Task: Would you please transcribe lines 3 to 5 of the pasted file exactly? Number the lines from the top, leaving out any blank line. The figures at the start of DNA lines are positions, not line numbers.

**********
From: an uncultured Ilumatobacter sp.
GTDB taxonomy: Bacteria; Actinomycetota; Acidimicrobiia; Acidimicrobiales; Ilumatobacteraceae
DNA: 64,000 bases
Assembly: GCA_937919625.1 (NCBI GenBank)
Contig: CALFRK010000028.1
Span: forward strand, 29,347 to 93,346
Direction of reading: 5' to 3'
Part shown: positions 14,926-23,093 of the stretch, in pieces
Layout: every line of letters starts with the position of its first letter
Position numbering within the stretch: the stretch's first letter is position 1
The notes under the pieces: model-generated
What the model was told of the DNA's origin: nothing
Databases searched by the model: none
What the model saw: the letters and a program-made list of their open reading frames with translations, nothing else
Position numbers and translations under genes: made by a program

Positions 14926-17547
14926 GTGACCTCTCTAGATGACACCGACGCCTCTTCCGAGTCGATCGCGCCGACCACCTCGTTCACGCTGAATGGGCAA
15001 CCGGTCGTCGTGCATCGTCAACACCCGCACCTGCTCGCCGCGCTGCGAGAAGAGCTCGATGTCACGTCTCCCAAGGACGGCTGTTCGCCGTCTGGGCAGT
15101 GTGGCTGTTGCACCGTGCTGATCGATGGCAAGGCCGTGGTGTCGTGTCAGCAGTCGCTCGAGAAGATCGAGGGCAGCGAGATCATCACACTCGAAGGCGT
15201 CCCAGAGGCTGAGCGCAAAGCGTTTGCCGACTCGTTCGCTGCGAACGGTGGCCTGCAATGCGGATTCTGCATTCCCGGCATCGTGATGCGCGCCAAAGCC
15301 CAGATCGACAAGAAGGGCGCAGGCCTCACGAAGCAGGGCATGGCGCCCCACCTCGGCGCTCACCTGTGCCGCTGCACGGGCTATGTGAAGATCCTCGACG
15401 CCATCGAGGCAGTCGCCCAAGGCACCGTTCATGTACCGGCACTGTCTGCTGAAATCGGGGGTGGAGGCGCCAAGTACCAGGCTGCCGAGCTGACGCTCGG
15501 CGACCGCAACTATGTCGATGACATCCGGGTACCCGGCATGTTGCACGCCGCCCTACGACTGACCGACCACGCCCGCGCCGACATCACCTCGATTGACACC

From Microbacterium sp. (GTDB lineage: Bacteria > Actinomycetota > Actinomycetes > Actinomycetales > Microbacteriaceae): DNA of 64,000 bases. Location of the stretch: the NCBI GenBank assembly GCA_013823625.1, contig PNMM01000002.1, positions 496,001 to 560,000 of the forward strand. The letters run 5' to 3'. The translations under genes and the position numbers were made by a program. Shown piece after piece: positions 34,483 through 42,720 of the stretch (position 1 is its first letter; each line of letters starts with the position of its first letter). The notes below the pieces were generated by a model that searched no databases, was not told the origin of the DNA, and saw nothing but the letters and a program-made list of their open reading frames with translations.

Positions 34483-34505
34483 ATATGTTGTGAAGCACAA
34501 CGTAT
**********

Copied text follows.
DNA: 64,000 bases
Assembly: GCA_937919625.1 (NCBI GenBank)
Contig: CALFRK010000028.1